“We wanted it to be dry and tart,”says PBC co-owner Nancy Barton over a pint of her product at Atlantis, the Lost Bar
, the brewery’s de facto company bar. “Not sweet. A lot of ciders add that green apple flavoring. We didn’t want that.”
“I just wanted it to taste like cider,”adds Bill Barton, Nancy’s husband and fellow co-owner. “Not like a Jolly Rancher.”
The cider is crisp, tart and not even a little cloying. Mission accomplished.
Due to an historically poor regional apple crop
this season that drove up prices for the fruit, the apple juice used in Traditional Dry comes from Oregon, though the sustainability-minded company is hoping prices will come down for local products next year.
“I’ve been talking about doing cider since 2001 when we moved into our building [at 2349 Amber St.],”says Nancy.
Philadelphia Brewing Company did a limited run of cider last year as something of a test balloon. It was so well-received that the company went all-in this year. Not only is Commonwealth Ciders its own brand; it’s actually its own company.
This is due in part because beer and cider are treated very differently under the law.
Bottled cider is required to have an FDA nutrition label, while it’s illegal for beer to have one. Cider that is above 5.5 percent alcohol by volume cannot be sold through a beer distributor and must instead be sold through the state store system (Traditional Dry is 5 percent ABV). And if the PA Liquor Control Board were to discover cider above 5.5 percent on the shelves, that brewery’s Pennsylvania operations and sales would be shut down. As PBC operates almost exclusively in Pennsylvania, a shut-down for any period of time would be catastrophic (PBC has a second distribution center in Pittsburgh where they do approximately 10 percent of their sales; 85 percent are in the Philadelphia region, with about 3 percent across the border in New Jersey).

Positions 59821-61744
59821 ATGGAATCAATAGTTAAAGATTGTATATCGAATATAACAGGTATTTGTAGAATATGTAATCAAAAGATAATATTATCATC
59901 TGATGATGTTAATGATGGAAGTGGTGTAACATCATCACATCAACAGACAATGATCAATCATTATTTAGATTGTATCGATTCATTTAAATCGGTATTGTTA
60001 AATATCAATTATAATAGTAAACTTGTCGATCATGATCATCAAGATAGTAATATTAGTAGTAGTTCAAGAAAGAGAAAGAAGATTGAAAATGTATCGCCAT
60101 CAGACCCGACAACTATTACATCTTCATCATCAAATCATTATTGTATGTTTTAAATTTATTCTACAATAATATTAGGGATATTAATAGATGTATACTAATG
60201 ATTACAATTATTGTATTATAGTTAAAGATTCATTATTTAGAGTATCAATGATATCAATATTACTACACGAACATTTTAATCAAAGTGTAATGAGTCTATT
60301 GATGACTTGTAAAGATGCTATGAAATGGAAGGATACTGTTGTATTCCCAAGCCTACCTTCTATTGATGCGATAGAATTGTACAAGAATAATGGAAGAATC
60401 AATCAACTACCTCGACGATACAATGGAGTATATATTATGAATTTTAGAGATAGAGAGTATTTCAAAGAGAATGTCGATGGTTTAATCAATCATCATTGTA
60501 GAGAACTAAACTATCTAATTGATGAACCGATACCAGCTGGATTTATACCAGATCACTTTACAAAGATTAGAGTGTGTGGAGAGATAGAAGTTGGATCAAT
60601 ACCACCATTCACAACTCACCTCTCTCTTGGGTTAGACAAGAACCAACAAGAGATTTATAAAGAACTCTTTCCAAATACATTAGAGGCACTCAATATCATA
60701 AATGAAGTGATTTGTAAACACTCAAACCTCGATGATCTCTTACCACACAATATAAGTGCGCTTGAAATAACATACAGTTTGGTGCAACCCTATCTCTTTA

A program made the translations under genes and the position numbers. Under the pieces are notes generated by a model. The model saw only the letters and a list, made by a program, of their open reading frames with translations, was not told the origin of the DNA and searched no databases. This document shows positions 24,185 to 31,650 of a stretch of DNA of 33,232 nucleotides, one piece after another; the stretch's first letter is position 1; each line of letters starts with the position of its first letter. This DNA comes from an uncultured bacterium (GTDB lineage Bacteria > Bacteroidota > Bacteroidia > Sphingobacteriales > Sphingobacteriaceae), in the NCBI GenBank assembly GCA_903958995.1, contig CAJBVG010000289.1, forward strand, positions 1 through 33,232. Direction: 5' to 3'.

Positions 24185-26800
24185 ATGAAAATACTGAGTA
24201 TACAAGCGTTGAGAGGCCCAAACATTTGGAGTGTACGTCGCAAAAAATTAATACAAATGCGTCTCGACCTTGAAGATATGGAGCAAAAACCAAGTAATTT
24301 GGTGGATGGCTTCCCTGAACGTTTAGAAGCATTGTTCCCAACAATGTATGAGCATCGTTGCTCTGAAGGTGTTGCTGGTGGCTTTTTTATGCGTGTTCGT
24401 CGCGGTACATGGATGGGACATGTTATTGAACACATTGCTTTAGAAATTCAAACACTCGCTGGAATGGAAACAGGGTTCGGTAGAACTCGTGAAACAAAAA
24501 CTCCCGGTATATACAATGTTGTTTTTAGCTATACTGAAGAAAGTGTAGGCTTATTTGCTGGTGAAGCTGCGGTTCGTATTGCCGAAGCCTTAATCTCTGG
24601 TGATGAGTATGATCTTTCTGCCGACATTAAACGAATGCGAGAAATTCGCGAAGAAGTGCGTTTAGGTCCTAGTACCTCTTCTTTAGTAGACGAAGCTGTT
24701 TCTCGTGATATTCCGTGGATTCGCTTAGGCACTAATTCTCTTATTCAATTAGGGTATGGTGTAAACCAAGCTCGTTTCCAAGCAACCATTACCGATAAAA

Having the cider operation under a separate company makes a lot of practical sense.
But the Commonwealth Ciders brand has brought energy to the company that introducing a new beer variety doesn’t.
“Launching a new brand, doing a spin-off, it’s bringing me back to the days of launching PBC,”says Nancy. “It’s a lot of work, but it’s exciting because it’s bringing back all these feelings and emotions. It’s exhilarating. There’s all this new stuff: new business cards, new T-shirts, and in mid-October [when Traditional Dry should be available in bottles] there’ll be new labels.”
Among the Bartons’plans and ideas for Commonwealth Ciders is a seasonal ginger cider next year, and a mulled/spiced cider next fall.
Don’t just read about beer. Go drink some for free while checking out one of Philly’s neighborhoods on the move.
On Thu., Oct. 18 from 6 p.m. to 8 p.m., Brewerytown will host its 2012 Brewfest
, an all-free Girard Avenue pub crawl-style event where revelers can stop by select shops to sample the wares of Saint Benjamin Brewing Company (Girard Supply Co.), Worst Brewing Company (at Color Wheel Bike Studio), Yards (at the Next American City storefront) and Iron Hill (at Urban Innovation), get homebrewing tips from Home Sweet Homebrew, and eat at the Sunflower Truck Stop and the Tamale Cart.
More info on the Facebook
BRIAN HOWARD is a South Philly-based journalist, cyclist, home-brewer and vermicomposter. He's the former editor in chief of City Paper and has been covering Philadelphia since his byline first appeared in the La SalleCollegian in 1993. Send feedback here.